Saturday, April 23, 2005

How Some Stand on ALLEN GINSBERG Today 

Recently I sent around some questions concerning Allen Ginsberg to a handful of poets. Those questions and answers are arranged below for you to read.

The list of participating poets:

Caroline Bergvall
Anselm Berrigan
Edmund Berrigan
Jim Cory
Jordan Davis
Brett Evans
Maria Mazziotti Gillan
Nada Gordon
Anselm Hollo
Chris McCreary
Carol Mirakove
Frank Sherlock
Chris Stroffolino
Christina Strong
Elizabeth Treadwell

Many thanks to all of you who took the time to participate in this Q&A,

Allen Ginsberg would be 79 years old this year. Although he has always been a controversial figure, a floodgate of vitriol against him has been released since his death. He has been publicly branded a misogynist, a pervert, a clown, and many other things. Not that he wasn't called these things in his lifetime, but since his death there has been a particularly intense wave of criticism coming from many different sources.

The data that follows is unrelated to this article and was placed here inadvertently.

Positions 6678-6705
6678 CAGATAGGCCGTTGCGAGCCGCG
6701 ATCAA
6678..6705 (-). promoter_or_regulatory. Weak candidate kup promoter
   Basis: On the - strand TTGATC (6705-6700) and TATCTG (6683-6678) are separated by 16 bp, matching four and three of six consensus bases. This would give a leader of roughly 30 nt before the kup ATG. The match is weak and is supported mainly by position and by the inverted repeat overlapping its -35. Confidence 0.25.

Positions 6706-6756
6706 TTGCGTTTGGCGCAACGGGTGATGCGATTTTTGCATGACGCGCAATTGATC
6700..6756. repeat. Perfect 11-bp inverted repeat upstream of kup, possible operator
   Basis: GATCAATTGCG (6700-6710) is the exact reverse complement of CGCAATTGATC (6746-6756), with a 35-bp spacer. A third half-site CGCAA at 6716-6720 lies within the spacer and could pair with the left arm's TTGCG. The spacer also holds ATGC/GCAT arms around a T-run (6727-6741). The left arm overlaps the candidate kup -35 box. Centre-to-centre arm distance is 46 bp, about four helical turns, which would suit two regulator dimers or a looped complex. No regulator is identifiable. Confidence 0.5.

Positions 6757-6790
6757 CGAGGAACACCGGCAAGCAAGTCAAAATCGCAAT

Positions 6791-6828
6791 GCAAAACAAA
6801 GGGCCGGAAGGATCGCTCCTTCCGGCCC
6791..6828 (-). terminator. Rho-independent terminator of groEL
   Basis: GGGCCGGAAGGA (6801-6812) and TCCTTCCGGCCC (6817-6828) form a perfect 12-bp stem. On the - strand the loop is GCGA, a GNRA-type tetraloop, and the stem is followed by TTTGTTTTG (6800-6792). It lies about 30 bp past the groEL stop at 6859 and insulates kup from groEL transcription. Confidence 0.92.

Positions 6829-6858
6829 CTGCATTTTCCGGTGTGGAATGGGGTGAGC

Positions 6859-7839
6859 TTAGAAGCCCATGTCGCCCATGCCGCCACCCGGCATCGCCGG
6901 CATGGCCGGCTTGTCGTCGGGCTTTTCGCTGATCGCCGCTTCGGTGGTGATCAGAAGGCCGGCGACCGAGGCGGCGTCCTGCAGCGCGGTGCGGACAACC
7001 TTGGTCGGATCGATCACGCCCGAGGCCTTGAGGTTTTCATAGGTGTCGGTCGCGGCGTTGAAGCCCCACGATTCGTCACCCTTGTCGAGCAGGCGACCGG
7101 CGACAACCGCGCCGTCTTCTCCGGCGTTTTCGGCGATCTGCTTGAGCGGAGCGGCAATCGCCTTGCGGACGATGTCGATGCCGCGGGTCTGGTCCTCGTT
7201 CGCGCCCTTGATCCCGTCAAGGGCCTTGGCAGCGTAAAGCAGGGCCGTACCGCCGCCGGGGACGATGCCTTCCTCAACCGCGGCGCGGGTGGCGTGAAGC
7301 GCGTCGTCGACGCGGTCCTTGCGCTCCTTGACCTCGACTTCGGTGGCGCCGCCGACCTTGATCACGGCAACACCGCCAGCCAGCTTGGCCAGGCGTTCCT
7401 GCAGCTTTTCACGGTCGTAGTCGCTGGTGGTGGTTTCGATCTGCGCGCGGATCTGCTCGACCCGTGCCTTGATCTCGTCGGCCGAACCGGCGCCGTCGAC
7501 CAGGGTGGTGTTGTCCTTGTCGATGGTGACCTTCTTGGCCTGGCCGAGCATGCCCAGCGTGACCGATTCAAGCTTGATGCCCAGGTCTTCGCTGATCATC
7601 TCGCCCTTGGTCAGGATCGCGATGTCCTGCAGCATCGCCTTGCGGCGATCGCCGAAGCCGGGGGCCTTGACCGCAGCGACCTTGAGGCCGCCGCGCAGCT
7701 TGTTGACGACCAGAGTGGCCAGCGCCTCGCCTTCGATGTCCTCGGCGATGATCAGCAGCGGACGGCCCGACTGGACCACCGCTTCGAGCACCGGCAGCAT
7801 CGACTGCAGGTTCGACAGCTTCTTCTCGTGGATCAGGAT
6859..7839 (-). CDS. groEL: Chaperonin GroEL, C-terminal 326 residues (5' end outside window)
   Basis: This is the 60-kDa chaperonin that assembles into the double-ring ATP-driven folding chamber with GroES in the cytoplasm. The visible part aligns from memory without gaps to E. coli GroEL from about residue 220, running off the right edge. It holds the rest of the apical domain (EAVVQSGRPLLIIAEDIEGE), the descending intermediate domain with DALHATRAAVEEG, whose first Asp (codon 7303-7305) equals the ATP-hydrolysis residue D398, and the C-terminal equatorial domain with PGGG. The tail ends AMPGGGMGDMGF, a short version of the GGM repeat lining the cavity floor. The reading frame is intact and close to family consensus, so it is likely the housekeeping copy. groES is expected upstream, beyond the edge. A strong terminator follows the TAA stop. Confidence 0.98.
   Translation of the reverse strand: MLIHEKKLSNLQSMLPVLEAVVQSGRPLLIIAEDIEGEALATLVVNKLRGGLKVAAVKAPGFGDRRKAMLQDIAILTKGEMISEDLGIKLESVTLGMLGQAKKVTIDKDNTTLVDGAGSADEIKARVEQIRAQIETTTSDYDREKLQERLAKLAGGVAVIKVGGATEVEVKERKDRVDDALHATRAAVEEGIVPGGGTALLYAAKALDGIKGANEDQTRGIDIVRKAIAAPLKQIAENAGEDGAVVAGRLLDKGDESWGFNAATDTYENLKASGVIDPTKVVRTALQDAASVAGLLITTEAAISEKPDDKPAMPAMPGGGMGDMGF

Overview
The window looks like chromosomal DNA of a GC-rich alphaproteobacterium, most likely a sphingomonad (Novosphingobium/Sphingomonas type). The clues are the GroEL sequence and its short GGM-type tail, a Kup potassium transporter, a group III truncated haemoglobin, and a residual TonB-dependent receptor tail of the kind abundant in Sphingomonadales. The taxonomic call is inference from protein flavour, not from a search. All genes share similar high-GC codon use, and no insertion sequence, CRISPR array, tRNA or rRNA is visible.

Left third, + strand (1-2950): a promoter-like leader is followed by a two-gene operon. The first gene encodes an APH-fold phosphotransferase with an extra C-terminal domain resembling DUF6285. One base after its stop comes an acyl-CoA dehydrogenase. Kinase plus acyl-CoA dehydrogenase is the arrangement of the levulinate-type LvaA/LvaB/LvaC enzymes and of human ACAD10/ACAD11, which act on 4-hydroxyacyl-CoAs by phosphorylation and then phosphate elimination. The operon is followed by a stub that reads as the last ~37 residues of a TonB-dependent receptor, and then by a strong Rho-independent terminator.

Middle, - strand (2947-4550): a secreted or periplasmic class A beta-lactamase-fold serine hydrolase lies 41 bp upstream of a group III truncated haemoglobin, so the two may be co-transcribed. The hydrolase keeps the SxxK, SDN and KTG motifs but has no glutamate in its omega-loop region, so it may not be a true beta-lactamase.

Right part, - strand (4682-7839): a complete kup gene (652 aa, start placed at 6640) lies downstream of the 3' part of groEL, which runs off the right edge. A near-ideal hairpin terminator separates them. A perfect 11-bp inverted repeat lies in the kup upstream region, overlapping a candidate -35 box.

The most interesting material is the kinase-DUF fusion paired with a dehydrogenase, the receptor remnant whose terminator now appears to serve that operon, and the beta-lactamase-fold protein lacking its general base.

Are you familiar with these things I'm talking about? If so, would you care to comment?

Also, what does Ginsberg's work mean to you and your own poems?

What else do you have to share with us about Ginsberg? Please tell us, thank you.

Q1. Ginsberg is a misogynist a pervert and a clown.

Ginsberg's misogyny is something I have increasingly come across since being in the States. From the lived account of female poets. The extent of his despondency and disdain towards female peers has quite shocked me. Perhaps it shouldn't have. His work is very clear about what it rejects aesthetically (broadly, explicit artifice) and it is also profoundly unconcerned about a great number of things (ie. existing female figures/poets, though not his own feminised fantasies) which might have otherwise informed the movement he became such a central figure of. Diane Di Prima and Anne Waldman are very clear, in that documentary Beat Generation, about how the male poets had a tendency to speak among themselves, to develop their own social codes, to avoid close fraternising with female poets, thus making sure to keep Beat to themselves and for themselves.